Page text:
Types of Electrical Drawings

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Types of Electrical Drawings
Some electrical drawings tell you the exact location of a component. (Hemera Technologies/AbleStock.com/Getty Images)

Electricians and engineers who work with electrical and electronic applications need to understand how to interpret electrical drawings. Electrical drawings are sometimes referred to as electrical diagrams or schematics. Understanding electrical diagrams can help electricians, engineers and even non-professional workers find particular parts of a system, identify components, follow a circuit, correct problems with a system or troubleshoot equipment.

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Isometric Drawings

An isometric drawing helps you find a particular part of an electrical system. This type of drawing displays the manner in which the cable or wires connect for a unit or system. For example, an isometric drawing may present an outline of a vehicle, boat, helicopter or other machinery; inside the main outline sits outlines of other important parts of the machinery.

Pictorial Drawings

Most people can read a pictorial drawing since it simply illustrates exactly how the electrical system should appear. A pictorial drawing displays an image, sketch or actual picture of a variety components and wiring of a system. You can immediately identify the electrical system even if you are not familiar with the location. Additionally, this type of drawing shows labelled wires, how the wires route through a system and displays how the parts connect in a sequence.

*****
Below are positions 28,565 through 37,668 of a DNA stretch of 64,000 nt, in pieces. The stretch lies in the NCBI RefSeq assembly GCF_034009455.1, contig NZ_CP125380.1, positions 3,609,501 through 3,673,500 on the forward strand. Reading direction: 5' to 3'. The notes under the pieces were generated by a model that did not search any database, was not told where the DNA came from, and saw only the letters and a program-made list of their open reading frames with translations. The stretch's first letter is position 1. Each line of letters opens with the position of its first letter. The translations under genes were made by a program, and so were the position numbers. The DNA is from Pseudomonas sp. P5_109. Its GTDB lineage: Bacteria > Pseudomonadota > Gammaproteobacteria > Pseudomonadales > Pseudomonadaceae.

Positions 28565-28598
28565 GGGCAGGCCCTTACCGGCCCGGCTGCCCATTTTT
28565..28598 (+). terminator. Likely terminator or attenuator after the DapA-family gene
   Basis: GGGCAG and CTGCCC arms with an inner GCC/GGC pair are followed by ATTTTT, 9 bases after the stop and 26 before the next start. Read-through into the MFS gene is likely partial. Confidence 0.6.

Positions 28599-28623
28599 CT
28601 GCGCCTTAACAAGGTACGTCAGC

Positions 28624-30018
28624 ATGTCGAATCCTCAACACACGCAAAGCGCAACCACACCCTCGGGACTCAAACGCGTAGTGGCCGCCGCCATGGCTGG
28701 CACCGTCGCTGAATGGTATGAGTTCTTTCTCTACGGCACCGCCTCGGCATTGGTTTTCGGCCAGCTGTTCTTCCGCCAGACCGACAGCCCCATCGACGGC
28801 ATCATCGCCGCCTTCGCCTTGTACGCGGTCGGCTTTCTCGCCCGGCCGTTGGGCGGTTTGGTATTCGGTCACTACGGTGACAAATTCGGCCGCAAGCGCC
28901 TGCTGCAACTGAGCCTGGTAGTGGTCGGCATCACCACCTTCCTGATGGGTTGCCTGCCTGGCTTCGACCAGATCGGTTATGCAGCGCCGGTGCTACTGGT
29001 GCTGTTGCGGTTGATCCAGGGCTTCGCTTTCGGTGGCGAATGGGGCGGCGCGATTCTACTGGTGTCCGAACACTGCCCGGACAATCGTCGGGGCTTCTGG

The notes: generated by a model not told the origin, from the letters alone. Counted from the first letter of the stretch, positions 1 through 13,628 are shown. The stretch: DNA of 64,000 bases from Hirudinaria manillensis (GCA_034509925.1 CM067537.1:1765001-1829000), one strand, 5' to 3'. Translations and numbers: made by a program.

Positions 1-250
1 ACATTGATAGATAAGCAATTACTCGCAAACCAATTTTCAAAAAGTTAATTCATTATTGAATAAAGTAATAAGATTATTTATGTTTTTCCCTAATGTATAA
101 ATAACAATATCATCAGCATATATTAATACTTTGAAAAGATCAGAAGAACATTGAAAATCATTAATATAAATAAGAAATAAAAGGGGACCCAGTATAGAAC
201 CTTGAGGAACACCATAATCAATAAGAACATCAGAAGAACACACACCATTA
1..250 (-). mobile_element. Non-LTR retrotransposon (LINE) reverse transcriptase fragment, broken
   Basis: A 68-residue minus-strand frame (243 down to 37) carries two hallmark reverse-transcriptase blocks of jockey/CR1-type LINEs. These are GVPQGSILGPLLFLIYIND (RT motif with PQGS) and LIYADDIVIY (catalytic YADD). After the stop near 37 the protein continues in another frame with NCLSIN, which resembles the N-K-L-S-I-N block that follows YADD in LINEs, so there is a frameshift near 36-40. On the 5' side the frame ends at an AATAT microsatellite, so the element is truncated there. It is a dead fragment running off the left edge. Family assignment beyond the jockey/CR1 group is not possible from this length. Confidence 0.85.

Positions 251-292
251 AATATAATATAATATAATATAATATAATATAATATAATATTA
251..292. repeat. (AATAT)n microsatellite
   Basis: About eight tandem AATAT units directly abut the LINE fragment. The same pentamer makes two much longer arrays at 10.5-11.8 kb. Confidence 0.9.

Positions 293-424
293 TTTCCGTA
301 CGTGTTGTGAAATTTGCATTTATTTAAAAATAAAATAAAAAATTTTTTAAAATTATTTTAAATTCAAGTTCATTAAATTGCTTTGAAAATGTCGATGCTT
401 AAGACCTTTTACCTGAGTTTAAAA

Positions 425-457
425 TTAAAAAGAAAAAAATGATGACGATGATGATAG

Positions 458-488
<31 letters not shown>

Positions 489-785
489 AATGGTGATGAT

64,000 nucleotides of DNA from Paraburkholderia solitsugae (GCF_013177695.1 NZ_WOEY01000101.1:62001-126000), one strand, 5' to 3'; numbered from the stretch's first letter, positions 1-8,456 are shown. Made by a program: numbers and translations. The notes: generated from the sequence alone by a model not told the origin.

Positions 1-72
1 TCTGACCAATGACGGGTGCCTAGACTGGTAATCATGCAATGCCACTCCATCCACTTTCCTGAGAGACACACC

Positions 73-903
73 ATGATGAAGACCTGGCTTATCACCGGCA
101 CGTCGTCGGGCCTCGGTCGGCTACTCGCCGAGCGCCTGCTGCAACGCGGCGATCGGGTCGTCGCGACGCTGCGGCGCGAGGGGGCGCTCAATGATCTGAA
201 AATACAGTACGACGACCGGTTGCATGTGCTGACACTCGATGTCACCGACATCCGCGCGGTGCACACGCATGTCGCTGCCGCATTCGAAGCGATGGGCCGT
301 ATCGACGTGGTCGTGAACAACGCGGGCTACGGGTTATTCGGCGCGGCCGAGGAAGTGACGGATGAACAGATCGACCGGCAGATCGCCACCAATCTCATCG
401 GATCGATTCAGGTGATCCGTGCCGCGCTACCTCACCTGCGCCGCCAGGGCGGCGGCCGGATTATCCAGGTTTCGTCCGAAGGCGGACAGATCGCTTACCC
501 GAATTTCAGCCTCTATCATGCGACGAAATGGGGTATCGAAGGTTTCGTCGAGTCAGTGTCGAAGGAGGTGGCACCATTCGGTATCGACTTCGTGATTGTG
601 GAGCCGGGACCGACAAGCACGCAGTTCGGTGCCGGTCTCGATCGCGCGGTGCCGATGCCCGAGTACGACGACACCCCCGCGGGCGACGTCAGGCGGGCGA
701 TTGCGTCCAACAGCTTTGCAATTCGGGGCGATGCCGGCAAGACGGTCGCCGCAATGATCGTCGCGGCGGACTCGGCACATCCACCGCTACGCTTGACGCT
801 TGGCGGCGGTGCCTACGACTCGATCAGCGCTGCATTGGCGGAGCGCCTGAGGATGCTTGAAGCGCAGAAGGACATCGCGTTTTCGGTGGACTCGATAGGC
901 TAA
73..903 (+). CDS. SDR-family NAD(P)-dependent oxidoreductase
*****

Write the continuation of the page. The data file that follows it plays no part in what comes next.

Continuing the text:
Block Drawings

A block drawing usually works in conjunction with a textbook. People may use a block drawing to show a basic description of a unit and the unit's functions. This type of drawing illustrates the main parts and shows way the parts connect. Each part appears in a block format that has marks for identification purpose.

Single Line Drawings

Single line drawings are similar to block drawings in that they provide a general understanding of the function of the parts of a unit in conjunction with the textbook. However, a single line drawing shows symbols to denote components. In addition, all of the parts of the unit appear in a single line format. It does not show how the parts connect to other parts. This type of drawing is ideal for people learning about particular electrical systems.

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